Nowadays there are more and more roles and jobs in the new or relatively new industries.
Clinical Research is young and incredibly dynamic from the perspective of creating new systems and jobs, but also from the Research & Development (R&D) perspective. Being part of the pharmaceutical industry, it brings it in third place when it comes to innovations, right after car and technology industries.
All these make a career in clinical research seem very attractive, but before you start looking for information on the vast internet, here are eight things you must know about it.
1. How accessible is a career in clinical studies for you?
A job in clinical research is accessible to anyone interested in this field and has the necessary qualifications.
Maybe you are under the same impression as I was 20 years ago, which is that the profile of the worker in clinical studies is a person from the academic environment, working in hi-tech laboratories, performing difficult experiments, wearing a white robe or overalls, having protection glasses and almost always looking in a microscope.
If you have the same image projected in your mind, it is high time you erased it and find out together what reality looks like and if you can have a job in clinical studies, too.
Project management and administrative activities occupy a large part of the clinical studies and as such, most jobs are dedicated to monitoring the quality of and collecting the medical data, which does not necessarily require medical studies.
If you graduated a university, college or any form of study higher than high school, you can certainly have a career in clinical research!
So, the answer to your question is: yes, a career in clinical research is within your reach if you comply with the above.
2. Where can you start a career in clinical research?
Here you have 2 main options: on one hand in medical institutions and on the other hand with a sponsor (pharma companies, biotech) or with a CRO.
Let’s take them one by one.
First option: a medical unit.
If you are a doctor, you can join a clinical studies team in a hospital or any other medical institution as Sub-Investigator (SI) to later grow into the role of Principal Investigator (PI). As a nurse, you can have a very important role in the development of studies on-site as a study nurse.
If you do not have the medical background, that is fine, too; you can start as a Clinical Study Coordinator (CSC); you only need to acquire minimal medical knowledge, but more important for this role is to have communication skills, organizing abilities and the capacity to manage and implement a project.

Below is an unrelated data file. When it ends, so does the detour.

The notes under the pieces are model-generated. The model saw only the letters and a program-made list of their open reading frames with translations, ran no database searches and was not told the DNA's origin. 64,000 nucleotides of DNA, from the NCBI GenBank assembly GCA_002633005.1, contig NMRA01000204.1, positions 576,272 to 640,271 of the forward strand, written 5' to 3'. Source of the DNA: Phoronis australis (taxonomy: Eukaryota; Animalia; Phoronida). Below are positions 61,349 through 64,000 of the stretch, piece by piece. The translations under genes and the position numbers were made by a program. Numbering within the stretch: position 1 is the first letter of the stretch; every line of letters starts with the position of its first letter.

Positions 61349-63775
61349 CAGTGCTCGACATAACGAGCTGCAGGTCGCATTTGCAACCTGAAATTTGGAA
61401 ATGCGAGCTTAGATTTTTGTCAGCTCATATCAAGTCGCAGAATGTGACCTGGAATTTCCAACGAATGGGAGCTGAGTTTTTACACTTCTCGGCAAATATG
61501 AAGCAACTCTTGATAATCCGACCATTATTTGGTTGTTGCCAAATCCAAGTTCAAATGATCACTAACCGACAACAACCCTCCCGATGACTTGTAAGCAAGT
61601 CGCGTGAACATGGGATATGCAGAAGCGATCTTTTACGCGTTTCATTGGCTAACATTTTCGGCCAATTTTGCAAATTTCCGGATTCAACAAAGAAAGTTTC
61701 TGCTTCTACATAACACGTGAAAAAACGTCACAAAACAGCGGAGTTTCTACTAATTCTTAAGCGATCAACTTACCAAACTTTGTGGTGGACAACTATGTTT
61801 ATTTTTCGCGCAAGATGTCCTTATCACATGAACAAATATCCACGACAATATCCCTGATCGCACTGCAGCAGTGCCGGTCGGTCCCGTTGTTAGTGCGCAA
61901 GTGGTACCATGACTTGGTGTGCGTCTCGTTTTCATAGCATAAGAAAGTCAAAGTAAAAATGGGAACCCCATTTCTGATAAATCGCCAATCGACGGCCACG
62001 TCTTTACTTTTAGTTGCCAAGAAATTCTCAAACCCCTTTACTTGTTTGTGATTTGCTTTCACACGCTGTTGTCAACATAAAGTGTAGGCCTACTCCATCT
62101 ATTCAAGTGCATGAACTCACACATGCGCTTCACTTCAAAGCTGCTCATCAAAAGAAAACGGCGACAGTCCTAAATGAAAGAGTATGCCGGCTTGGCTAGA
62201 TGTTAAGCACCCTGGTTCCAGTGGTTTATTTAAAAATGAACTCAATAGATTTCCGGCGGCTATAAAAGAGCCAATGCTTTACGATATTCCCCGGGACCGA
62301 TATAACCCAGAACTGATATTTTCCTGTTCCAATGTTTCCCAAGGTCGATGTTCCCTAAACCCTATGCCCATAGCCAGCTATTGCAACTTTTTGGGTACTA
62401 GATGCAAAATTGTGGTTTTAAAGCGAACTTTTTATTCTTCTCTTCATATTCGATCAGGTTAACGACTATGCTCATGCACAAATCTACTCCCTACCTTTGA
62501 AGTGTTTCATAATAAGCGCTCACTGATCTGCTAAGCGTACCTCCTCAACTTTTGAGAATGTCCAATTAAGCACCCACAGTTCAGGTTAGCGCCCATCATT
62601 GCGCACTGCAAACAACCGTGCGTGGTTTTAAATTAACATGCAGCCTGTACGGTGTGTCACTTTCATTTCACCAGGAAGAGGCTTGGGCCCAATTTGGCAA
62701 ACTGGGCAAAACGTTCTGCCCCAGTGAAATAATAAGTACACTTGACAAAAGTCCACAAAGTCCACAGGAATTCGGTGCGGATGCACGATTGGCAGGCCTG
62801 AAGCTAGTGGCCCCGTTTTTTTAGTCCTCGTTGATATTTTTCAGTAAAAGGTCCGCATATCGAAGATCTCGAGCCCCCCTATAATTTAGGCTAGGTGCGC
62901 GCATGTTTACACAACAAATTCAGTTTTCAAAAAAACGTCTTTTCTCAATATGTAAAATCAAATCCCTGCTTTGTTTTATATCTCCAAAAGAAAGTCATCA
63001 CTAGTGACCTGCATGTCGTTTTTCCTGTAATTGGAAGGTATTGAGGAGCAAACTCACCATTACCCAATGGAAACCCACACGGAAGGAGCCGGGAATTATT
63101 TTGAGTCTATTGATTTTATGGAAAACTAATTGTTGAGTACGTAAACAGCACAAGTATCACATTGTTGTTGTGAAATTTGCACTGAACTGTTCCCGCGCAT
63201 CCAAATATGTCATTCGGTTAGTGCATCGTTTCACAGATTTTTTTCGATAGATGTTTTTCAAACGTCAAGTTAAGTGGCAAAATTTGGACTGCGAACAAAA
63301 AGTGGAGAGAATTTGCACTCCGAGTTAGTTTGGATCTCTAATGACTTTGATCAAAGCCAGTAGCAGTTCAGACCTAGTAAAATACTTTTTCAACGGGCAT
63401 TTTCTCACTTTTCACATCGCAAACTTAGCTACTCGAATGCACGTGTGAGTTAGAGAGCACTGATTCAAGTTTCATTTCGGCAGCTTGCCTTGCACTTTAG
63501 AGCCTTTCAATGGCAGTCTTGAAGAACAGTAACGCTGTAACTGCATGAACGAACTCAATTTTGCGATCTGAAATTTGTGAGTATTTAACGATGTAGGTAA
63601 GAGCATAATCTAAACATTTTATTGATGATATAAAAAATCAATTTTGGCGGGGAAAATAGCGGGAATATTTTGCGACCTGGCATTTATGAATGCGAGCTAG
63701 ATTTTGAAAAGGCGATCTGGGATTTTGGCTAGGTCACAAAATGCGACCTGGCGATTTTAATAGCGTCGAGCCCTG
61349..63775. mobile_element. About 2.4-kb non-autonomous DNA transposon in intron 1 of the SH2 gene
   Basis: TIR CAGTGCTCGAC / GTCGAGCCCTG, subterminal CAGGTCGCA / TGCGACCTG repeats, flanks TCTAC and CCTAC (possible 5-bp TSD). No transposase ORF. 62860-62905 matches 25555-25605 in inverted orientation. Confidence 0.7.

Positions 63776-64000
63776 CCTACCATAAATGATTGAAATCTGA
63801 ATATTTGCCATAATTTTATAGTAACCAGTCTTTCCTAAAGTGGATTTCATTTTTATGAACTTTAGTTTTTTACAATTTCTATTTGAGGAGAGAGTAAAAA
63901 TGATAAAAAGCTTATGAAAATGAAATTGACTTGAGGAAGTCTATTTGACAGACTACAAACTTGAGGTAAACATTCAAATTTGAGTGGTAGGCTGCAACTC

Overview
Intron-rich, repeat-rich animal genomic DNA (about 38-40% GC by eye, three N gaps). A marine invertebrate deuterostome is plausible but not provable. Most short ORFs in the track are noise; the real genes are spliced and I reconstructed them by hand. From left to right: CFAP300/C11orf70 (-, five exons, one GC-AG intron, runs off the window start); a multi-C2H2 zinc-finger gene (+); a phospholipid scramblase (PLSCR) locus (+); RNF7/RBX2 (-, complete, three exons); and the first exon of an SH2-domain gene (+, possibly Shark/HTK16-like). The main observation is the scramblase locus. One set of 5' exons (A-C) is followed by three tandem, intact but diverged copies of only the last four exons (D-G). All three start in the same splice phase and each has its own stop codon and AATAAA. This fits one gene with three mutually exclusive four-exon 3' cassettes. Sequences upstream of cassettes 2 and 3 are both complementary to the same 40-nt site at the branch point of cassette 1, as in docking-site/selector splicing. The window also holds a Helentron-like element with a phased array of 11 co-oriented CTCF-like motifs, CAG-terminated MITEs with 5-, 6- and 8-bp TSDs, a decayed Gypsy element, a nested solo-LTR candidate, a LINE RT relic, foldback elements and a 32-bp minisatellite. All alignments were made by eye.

Option number 2 is to start working with a Sponsor or Contract Research Organization (CRO)
where you have a large variety of jobs. which I have already listed in the previous post (se introduce link aici): Clinical Trial Assistant (CTA), Clinical Research Associate (CRA), Clinical Trial Lead (CTL), Project Manager (PM), Data Manager (DM), Auditor, Regulatory Officer. If you want to find out more information about each role, please download the CLINICAL RESEARCH CAREER JOURNEY: FROM ASSISTANT TO MANAGERfrom this link (de introdus link aici).
Now you know better where you can start working in clinical studies and on which position, you only need to apply for the desired job….but you need to know where to apply.
That is why I urge you to open an account on glassdoor.com so you can read the feedback of present or former employees from any given company. What glassdoor.com com is offering, truly is priceless in choosing the company you want to apply to!
3. Where can you find advertisements about jobs in clinical research?
Here there are several options:
- On the websites of pharma-companies and CROs under „Career” section. Universities and colleges with medical profile, as well as the medical clinics and hospitals, have postings on their websites with the open positions, for instance: Clinical Study Coordinator or Study Nurse.
- On specialized websites like phaemiweb.com, glasdoor.com or likedin.com you can see the jobs posted by the big companies. The only condition is to have an account on these sites, as such getting access to all the jobs available at that moment in time all over the world.
- The most commonly available method is simply searching on Google; beside the jobs you can find on the websites listed under b), with a more details search, for instance by “Clinical Study Coordinator in Italy” or “Project manager homebased in Germany”, you will find also jobs posted by mid-size and small, regional and local companies, that have not published the open positions on a global website.
4. How can you find the companies offering the most opportunities for a career in clinical research?
The companies offering the most jobs in clinical research are the CROs because these are legal entities highly specialized in this field.
A simple Google search by “Top 10 CROs” will reveal you all the global CROs presented depending on various criteria (business figures, employees) and here we have IQVIA, Covance, Parexel, PPD, ICON, Medpace, Charles River Laboratories, PRA, Syneos, WuXi Apptec and the list can go on.
In what regional or local CROs are concerned, besides the Google search that can help you search by “CRO in India” for instance, you have also this little instrument: https://ichgcp.net/cro-list website where you can find most CROs in each country, regardless their global regional or local reach.
Attention: in case you are interested in a job in a pharma- or biotech company, producing innovative medicine, you need to have the same approach! Please keep in mind it is highly unlikely they have a local clinical studies department, simply because their activity got outsourced to CROs.